A descriptive study of healthcare ethics consultants in canada: Results of a national survey [Book Review]
HEC Forum 5 (3):144-164 (1993)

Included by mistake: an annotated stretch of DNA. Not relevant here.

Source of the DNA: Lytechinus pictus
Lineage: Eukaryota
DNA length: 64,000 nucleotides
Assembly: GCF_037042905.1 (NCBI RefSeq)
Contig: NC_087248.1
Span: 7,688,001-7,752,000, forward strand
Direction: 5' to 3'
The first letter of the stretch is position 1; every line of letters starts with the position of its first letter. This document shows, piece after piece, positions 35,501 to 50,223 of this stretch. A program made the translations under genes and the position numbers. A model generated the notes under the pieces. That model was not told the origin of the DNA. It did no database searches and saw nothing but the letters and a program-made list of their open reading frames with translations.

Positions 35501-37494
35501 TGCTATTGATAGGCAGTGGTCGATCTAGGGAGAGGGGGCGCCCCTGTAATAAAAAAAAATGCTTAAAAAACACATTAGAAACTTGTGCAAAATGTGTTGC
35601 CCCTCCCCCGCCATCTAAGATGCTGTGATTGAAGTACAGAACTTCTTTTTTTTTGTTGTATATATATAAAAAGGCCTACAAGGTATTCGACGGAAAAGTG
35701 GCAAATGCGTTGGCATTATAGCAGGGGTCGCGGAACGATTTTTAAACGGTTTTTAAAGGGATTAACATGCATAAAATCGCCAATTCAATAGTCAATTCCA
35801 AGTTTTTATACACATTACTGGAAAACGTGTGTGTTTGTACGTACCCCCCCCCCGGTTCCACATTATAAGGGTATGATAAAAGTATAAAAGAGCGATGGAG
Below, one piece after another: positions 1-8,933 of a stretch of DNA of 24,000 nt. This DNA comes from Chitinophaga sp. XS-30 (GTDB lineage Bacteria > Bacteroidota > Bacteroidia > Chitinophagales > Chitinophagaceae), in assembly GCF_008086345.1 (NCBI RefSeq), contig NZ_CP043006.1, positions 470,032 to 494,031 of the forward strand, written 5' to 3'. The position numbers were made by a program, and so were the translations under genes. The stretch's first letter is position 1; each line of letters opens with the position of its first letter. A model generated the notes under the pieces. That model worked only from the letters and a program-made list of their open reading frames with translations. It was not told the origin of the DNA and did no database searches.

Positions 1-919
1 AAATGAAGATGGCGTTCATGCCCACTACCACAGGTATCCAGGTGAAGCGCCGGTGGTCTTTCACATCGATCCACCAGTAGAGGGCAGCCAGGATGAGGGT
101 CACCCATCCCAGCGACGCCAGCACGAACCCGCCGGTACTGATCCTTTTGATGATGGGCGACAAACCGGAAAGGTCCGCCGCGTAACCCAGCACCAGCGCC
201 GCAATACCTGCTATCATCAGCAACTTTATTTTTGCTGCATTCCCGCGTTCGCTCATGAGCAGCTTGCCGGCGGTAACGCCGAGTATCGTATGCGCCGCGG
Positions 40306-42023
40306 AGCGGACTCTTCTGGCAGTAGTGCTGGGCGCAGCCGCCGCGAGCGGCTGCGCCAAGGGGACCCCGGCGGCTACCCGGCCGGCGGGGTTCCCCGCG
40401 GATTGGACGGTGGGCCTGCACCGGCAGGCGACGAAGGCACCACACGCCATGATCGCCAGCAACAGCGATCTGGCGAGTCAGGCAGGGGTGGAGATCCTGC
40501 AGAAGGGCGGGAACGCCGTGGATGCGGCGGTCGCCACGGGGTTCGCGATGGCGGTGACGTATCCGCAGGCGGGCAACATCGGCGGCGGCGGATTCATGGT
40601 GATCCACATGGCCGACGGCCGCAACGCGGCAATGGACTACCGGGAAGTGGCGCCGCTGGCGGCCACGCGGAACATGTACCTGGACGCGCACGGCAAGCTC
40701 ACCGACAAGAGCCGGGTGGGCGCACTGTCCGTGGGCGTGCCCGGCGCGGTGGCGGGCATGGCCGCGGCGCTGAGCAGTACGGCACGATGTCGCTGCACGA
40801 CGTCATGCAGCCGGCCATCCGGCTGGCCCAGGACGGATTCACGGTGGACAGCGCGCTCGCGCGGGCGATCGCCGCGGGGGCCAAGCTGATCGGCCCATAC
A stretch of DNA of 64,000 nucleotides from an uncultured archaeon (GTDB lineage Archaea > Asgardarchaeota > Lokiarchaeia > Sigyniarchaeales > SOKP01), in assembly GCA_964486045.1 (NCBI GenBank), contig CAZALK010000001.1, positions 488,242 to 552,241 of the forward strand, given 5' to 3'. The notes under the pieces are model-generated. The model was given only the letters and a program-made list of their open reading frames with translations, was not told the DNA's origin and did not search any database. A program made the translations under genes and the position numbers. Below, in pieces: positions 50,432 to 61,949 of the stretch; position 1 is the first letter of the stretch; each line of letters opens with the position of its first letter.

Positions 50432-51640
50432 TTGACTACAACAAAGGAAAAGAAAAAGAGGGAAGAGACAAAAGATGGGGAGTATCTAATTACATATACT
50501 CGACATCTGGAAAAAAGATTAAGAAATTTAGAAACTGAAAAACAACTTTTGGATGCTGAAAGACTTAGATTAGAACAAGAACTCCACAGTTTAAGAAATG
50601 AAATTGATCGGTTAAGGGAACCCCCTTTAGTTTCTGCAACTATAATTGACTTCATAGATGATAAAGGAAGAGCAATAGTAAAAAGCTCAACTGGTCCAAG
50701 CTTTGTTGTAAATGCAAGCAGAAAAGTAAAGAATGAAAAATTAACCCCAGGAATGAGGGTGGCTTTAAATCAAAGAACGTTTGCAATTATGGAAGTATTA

|Abstract||As part of a project to examine health care ethics consultation in Canada, we surveyed individuals who were considered by themselves or others to play a significant role in health care ethics consultation. Since one goal of the project was to examine the education and abilities necessary for consultants, we sought to determine the qualifications and skills currently possessed by persons considered to be ethics consultants. For the purposes of the questionnaire, health care ethics consultation was defined broadly to include consultation on ethical issues in clinical care or in clinical research, ethics consultation to Clinical Ethics Committees, Research Ethics Committees, and policy formulation committees in health care institutions; clinical ethics work was defined more broadly still to include, in addition to the above, ethics education, administration, research and writing on bioethics other than the above, and public speaking.Three hundred and fifty questionnaires were sent to individuals and institutions across Canada that were thought to have some involvement in health care ethics consultation. Two hundred and fifty-three questionnaires were returned for a response rate of 72%. This report presents initial findings of the study and attempts to provide a comprehensive overview of the current state of ethics consultation within Canada. The survey examines demographics, educational background, time spent on ethics, institutional affiliations, approaches to the role of consultation, research related issues, and attitudes toward certification|
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